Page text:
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Arts & Culture

Cinema Junkie Episode 184: Filmmaker Trey Edward Shults

Filmmaker Trey Edward Shults on the set of his 2017 film "It Comes At Night."
A24
Filmmaker Trey Edward Shults on the set of his 2017 film "It Comes At Night."

Revisiting Shult's 2017 film 'It Comes At Night' as his new film 'Waves' opens

At a time when much of Hollywood's award hopefuls feel familiar in their storytelling formula, it's refreshing to find films like "Waves" and the upcoming "A Hidden Life" from Terrence Malick that speak in an audaciously cinematic language that is pure visual poetry. "Waves'" filmmaker Trey Edward Shults grabbed my attention two years ago for "It Comes At Night," an unconventional horror film that was poorly served by its misleading ad campaign. I had the opportunity to speak to Shults back in 2017 when "It Comes At Night" opened. With his new film in theaters I thought it would be fun to revisit his interview.

Trey Edward Shults has a new film in theaters, "Waves," but I became aware of him in 2017 when he released "It Comes at Night." So from the archives, here is my interview with Shults from 2017.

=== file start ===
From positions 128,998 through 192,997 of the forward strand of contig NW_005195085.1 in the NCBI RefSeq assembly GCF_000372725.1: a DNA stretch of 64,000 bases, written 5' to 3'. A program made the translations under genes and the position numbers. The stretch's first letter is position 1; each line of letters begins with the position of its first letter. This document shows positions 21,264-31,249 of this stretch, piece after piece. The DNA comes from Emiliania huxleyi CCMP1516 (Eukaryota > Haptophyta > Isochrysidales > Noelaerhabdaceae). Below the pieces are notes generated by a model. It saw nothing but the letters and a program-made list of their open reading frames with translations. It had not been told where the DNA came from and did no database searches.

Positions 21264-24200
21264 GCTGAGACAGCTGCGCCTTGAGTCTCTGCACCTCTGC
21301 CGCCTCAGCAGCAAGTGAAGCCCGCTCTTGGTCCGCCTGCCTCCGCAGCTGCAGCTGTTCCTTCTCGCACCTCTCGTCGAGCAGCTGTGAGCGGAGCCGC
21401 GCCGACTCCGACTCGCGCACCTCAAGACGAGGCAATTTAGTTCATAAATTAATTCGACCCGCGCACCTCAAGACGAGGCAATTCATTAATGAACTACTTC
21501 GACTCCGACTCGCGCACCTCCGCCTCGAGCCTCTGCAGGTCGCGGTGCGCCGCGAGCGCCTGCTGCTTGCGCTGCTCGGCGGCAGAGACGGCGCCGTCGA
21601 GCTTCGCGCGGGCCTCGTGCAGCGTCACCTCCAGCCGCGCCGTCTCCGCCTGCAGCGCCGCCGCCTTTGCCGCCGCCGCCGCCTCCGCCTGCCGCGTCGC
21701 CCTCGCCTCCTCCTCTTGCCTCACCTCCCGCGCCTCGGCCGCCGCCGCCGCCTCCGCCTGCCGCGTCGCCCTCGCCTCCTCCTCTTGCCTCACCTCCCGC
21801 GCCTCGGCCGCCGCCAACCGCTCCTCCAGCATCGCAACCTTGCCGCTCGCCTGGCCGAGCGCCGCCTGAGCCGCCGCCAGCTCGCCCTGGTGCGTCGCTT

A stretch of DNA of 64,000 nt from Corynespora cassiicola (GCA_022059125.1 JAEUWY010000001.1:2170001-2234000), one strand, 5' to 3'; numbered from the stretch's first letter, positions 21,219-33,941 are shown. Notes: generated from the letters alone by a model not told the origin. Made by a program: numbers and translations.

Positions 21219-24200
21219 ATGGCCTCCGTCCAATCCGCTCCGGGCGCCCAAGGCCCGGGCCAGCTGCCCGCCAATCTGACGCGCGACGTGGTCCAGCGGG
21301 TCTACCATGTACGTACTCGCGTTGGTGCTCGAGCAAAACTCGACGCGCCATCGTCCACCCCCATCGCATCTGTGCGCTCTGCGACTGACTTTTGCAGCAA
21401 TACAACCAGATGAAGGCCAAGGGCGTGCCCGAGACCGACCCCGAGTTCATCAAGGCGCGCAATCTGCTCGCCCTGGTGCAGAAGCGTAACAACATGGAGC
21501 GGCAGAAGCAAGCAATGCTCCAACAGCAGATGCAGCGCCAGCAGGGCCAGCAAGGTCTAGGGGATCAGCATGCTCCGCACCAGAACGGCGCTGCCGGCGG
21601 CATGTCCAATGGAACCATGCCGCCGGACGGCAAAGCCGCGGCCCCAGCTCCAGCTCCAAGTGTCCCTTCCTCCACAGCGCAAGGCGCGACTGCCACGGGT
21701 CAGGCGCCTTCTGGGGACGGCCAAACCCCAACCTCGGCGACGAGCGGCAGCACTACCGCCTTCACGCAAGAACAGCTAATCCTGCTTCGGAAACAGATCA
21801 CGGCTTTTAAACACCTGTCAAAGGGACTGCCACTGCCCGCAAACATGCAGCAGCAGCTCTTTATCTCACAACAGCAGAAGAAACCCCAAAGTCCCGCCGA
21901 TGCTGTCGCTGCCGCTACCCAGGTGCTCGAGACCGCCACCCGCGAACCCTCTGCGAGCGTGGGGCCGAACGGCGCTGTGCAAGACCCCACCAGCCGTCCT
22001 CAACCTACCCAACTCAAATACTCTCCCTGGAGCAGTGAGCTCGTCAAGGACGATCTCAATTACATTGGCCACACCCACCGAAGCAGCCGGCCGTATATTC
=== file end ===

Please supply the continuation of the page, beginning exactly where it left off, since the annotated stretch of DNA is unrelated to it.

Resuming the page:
At a time when much of Hollywood's award hopefuls feel familiar in their storytelling formula, it's refreshing to find films like Shults' "Waves" that speaks in an audaciously cinematic language that is pure visual poetry.

I fell in love with Shults when I saw "It Comes At Night, an unconventional horror film that created an atmosphere of palpable dread. But it was also a story about complex family dynamics and about coping with grief and loss. Those are themes that you will find in Shults' first film "Krisha" and his new film "Waves."

"Waves" looks to an upper middle-class south Florida family that is thrown into turmoil when the life of their star-athlete teenage son takes a tragic turn.

In my 2017 interview with Shults we talk about making films that challenge expectations, about dealing with misleading ad campaigns, and about turning personal trauma into art.